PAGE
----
I'm sorry it has taken me so long to respond. I'm sorry that you seem to be with a man who clearly cares significantly more for himself and his work, than he does for you. Most guys who really wanted to patch things up would be bending over backwards discussing this issue with their wife and figuring out how to rebuild the trust---this is all behavior stuff that people can to and it isn't 'rocket science'. But his avoidance of it, acting a bit put out when you've tried to talk about it, and his coping with it by trying to ignore it; plus the fact that he really doesn't want you to be with him on trips and doesn't prefer to socialize with you when he is on the trips---this all adds up to a guy who probably doesn't really love you as much as you love him. Men who have for example, a bit of a narcissistic personality disorder streak seem to act very much like your husband does. Their marriage, their work, their social life, how one spends time, is in the end, all about THEM, their preferences, wants and needs. So they can express feelings of love but relationships basically exist for them to support them, their needs, wants etc. These are not evenly balanced, mutually BENEFICIAL relationship, emotionally.

In the end, women who have to live with men such as this, will try to get them into couples therapy and of course, this usually fails, but it certainly is worth trying, and then trying again and perhaps, again. They do spend a lot of time just wishing and hoping their husband would change, try to figure out what deficiencies in themselves they can correct etc. But if the man has a narcissistic personality disorder or some features of it, women end up feeling helpless and frustrated and quite 'unloved'. So after years of frustration and failure, they either divorce, or stay married and reconfigure their personal life. They start living a roughly parallel life to the marriage e.g., go back to school, travel, figure out ways of compensating for the lack of love in their marriage. They find healthy ways of rationalizing how to extract compensation from the marriage, family budget etc., for having to live in this unhappy situation they have tried to change but can't seem to---but which they really don't want to give up either. In other words, the figure out how to compromise things and yet stay married for things such as financial security, providing a stable environment for the kids, etc.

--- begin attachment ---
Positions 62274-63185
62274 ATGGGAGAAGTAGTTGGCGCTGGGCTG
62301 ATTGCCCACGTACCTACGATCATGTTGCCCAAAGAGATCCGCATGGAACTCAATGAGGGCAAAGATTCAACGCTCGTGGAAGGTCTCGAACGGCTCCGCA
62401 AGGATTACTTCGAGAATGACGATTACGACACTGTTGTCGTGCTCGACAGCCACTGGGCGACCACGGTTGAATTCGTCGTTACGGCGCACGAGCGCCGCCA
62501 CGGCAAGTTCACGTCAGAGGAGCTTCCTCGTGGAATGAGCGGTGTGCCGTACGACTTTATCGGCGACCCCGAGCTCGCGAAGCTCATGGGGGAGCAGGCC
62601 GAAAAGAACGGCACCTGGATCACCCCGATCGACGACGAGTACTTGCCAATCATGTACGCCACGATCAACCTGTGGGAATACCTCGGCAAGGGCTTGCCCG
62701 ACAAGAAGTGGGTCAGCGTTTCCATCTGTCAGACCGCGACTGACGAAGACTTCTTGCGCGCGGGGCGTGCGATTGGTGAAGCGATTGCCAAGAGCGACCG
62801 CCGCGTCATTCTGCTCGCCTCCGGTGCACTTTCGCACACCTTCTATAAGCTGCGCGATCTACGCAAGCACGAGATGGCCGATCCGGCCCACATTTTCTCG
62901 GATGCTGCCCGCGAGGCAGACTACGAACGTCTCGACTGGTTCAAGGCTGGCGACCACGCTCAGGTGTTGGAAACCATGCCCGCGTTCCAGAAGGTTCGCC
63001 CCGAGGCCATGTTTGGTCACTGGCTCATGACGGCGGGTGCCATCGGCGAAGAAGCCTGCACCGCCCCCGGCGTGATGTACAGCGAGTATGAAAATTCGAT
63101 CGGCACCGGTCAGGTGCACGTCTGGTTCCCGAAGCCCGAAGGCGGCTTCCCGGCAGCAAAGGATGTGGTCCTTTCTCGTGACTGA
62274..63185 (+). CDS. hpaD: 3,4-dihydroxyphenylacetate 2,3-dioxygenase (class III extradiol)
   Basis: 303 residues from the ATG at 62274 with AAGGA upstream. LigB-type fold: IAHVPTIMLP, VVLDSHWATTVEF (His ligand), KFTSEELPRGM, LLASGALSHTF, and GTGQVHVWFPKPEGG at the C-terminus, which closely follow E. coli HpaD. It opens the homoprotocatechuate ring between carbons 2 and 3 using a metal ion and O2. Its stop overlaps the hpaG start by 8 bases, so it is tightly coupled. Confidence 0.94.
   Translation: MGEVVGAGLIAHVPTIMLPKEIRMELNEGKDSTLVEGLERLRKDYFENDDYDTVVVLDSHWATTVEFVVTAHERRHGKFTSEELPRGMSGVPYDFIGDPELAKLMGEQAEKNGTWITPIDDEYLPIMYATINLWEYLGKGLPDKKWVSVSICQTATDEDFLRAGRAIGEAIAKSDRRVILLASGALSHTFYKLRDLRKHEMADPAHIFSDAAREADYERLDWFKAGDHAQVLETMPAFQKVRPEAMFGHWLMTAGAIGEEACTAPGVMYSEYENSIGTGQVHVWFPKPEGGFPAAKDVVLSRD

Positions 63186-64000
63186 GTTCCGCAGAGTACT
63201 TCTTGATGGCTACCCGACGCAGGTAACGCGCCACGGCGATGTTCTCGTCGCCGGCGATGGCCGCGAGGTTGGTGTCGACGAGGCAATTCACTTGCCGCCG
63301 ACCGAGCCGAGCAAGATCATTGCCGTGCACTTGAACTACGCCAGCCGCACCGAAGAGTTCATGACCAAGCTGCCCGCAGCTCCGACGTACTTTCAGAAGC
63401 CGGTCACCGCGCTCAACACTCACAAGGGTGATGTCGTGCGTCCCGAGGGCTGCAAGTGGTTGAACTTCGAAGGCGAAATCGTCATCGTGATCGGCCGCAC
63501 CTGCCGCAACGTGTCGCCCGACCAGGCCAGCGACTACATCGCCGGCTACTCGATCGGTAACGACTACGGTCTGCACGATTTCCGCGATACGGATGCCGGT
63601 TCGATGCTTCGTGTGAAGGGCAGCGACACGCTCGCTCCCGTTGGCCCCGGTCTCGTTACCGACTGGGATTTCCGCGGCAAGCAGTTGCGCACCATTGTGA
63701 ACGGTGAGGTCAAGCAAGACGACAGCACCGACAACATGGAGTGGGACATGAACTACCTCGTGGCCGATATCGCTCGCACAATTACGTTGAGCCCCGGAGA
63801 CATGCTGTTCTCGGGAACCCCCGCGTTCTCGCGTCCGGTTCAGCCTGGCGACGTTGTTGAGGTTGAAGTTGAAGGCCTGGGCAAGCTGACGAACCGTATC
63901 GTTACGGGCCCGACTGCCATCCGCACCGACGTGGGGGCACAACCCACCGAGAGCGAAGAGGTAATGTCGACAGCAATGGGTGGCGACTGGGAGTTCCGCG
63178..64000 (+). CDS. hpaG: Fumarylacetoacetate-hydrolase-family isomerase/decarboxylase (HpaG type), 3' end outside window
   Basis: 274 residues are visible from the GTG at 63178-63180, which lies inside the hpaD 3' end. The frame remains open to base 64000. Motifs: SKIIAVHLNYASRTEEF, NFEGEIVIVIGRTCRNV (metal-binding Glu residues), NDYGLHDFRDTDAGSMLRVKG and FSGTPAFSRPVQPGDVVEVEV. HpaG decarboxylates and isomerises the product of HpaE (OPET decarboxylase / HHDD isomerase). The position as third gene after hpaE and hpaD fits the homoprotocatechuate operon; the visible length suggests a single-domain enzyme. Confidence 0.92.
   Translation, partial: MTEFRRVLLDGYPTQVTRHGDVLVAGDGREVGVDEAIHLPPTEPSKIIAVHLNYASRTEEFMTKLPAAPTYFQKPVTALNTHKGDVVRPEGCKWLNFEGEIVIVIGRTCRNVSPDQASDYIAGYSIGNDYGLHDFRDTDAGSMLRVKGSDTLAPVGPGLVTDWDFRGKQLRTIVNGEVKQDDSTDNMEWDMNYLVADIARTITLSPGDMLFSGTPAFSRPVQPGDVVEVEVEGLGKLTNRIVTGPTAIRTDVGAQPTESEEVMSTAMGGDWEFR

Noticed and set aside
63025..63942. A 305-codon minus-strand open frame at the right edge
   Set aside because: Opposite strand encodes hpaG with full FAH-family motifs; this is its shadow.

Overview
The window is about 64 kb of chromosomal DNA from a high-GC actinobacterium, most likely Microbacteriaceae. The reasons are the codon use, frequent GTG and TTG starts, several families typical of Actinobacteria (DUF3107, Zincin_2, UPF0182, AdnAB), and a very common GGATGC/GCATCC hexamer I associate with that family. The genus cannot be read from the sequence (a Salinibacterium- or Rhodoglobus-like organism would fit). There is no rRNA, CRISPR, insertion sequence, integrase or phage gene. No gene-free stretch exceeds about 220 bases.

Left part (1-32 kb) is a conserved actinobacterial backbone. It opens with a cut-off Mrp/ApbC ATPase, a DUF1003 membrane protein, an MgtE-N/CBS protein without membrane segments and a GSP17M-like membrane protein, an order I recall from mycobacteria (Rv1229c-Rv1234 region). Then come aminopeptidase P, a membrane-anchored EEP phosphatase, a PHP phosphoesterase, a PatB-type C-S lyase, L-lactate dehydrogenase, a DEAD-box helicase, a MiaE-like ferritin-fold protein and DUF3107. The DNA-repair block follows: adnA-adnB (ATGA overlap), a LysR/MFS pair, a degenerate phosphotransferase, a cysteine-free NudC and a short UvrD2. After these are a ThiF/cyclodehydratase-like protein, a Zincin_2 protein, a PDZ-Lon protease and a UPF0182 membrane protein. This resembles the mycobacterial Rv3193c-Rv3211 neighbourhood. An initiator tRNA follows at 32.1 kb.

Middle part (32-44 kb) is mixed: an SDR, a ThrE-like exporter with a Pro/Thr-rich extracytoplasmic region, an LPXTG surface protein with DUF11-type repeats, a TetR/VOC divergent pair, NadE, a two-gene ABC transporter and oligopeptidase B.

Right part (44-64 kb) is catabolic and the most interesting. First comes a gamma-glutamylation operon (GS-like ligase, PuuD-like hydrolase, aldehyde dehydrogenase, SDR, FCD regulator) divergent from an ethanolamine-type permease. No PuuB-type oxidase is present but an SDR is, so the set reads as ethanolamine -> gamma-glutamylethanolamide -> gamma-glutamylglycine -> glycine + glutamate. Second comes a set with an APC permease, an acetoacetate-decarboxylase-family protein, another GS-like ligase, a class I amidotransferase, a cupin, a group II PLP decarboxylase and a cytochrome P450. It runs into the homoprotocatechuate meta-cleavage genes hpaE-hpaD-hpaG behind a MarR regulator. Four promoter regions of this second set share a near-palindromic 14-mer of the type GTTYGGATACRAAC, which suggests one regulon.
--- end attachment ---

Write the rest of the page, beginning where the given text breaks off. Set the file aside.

I'll pause here and solicit your feedback.
Customer: replied 5 years ago.

I have done tons of reading in the past year. I have read about narcissists, controllers, abusers. It all sounds familiar but always more extreme than what I am dealing with. Can a person be slightly abusive? Slightly narcissistic? My husband is definitely a person who is comfortable putting himself first and having a companion that supports him. I can see that this is how he was raised, as his mother operates (happily) in a servant type role in his family. He yells at her frequently but is very caring about her.


So my concludsion is that he has some narcissistic traits but not an actual disorder. I feel like he got stuck somewhere when he was a child, and just is completely clueless as to how to have a mature relationship. I feel like he has no idea what to do to help here, even when I give him specifics (I asked him to initate a conversation with me about important things, not just household stuff - he hasn't). I asked him to be affectionate toward me, he does for a day or 2, but then stops. If I go to give him a hug, he makes a face and acts like I'm bothering him but then relents and seems to like it.